The ordinance regulating pawnbrokers and precious metal dealers aimed at helping people recover goods stolen, often for drug money, has come full circle, and two others are one step closer to enactment.
On Tuesday, the Winchester Board of Commissioners approved the second reading of an ordinance requiring pawnbrokers to hold items bought without a pawn agreement for 10 days before reselling them, and precious metal dealers to hold their bought goods for five days before recycling or reselling them. It also requires them to report goods received to law enforcement by 11 a.m. daily.
The ordinance, one of three of its kind to receive no apparent opposition, requires pawnbrokers and precious metal dealers to use a Web-based reporting system, Leadsonline.
The city passed first readings of the two ordinances dealing with ferrous and nonferrous metal recyclers and motor vehicle recyclers. At the last city meeting, commissioners deferred these readings after two local recyclers expressed concern over some of the language.
At last Wednesday’s Fiscal Court meeting, local recyclers and legislators had compromised on some of the areas of concern, and the county passed second readings of the two disputed ordinances along with the third.
Clark County Attorney Brian Thomas, who drafted the ordinances, reduced the five-day holding period on automobiles before recycling them to a three-day period. Another change was that vehicles older than 10 years do not need to be held. Recyclers also do not have to hold vehicles newer than 10 years if they are sold by the person whose name is on the title who can provide matching identification.
A¿change to section eight of the ferrous and nonferrous metal recyclers ordinance was made, as recyclers had expressed particular concern about it to commissioners. Now, where recyclers have to give a full description of the purchased metal, the word “type” was added to read: “Make, model, serial numbers and/or type shall be reported …” In the event that these are not available, the purchaser has to report a full, detailed description of the item purchased.
Winchester Chief of Police Kevin Palmer attended Tuesday’s meeting, and he reminded those who attended that these ordinances have been a joint effort by the city and county, and that the city has had it on its agenda since 2008.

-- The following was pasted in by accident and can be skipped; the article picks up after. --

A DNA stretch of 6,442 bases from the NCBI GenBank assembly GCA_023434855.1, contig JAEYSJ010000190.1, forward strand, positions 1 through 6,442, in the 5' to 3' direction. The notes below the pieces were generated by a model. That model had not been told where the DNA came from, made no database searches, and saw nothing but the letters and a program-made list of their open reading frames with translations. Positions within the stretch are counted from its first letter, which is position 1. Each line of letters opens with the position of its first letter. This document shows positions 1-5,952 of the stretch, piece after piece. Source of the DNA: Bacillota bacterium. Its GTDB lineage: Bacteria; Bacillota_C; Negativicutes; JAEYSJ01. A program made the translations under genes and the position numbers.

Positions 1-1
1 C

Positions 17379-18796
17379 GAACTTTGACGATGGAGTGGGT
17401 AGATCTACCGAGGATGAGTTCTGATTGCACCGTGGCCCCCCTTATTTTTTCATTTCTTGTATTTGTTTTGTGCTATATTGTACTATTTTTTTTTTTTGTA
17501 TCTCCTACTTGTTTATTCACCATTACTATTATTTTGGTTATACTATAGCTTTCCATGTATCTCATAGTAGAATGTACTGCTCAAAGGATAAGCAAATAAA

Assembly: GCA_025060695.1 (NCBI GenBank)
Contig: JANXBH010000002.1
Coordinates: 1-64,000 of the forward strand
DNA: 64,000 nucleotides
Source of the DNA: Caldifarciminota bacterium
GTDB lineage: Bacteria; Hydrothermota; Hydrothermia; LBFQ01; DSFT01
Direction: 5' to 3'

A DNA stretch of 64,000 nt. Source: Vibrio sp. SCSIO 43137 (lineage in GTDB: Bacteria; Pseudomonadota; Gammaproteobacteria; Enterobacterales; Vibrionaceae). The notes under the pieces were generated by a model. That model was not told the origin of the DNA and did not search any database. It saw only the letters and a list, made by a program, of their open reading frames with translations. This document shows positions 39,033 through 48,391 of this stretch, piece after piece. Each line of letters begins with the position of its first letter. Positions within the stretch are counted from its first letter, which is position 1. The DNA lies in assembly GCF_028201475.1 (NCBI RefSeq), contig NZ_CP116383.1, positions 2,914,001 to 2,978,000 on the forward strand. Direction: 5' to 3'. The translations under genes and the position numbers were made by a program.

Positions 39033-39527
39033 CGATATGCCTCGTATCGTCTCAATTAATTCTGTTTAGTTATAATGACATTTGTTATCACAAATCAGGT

“Some concessions were made, but it’s still going to aid us,” he said of the compromises.
Commissioner Kenny Book said he received a concern from a resident that stolen antique cars, because they’re more than 10 years old, would be in danger of being recycled immediately.
Palmer, however, said the process of coming up with these ordinances has sent a strong message to recyclers to scrutinize what they take in to recycle.
“I think a reasonable amount of common sense is going to be applied here,” he said.
Longevity salary increases approved
The city approved longevity salary increases of one percent to 15 city employees. These raises are granted to employees who have worked between four and nine years, and they are used as an incentive to make people stay in Winchester.
Commissioners stressed that these salary increases have been around for 30 years and are written into personnel code, adopted by ordinance.
Police officer hired
Commissioners also approved employment of Michael Keffer as a patrolman for the Winchester Police Department. He did an internship with the department in 2006 and will replace someone who resigned. Palmer said Keffer has remained involved with the department since his internship.
“It’s not going to be Greek to him, coming into law enforcement,” Palmer said. “We got high hopes for him.”
Palmer said the department is pushing to get him enrolled in a September academy, which will last 18 weeks. He said it costs almost $50,000 to get a police officer ready for the street.
Commissioner Rick Beach stressed that because of this, longevity is important.
“We invest a lot of resources to train these folks,” he said, adding that the city would not want to lose him to another agency.
In other business:
— The city deferred work orders for the Plantations Drive and Bon Haven drainage projects back to the Public Works Department for more discussion.
— Commissioners decided that Trick or Treat night would be 6 to 8 p.m. on Halloween, Monday, Oct. 31.
Contact Katie Perkowski at email@example.com or follow her on Twitter, @TheSunKatie.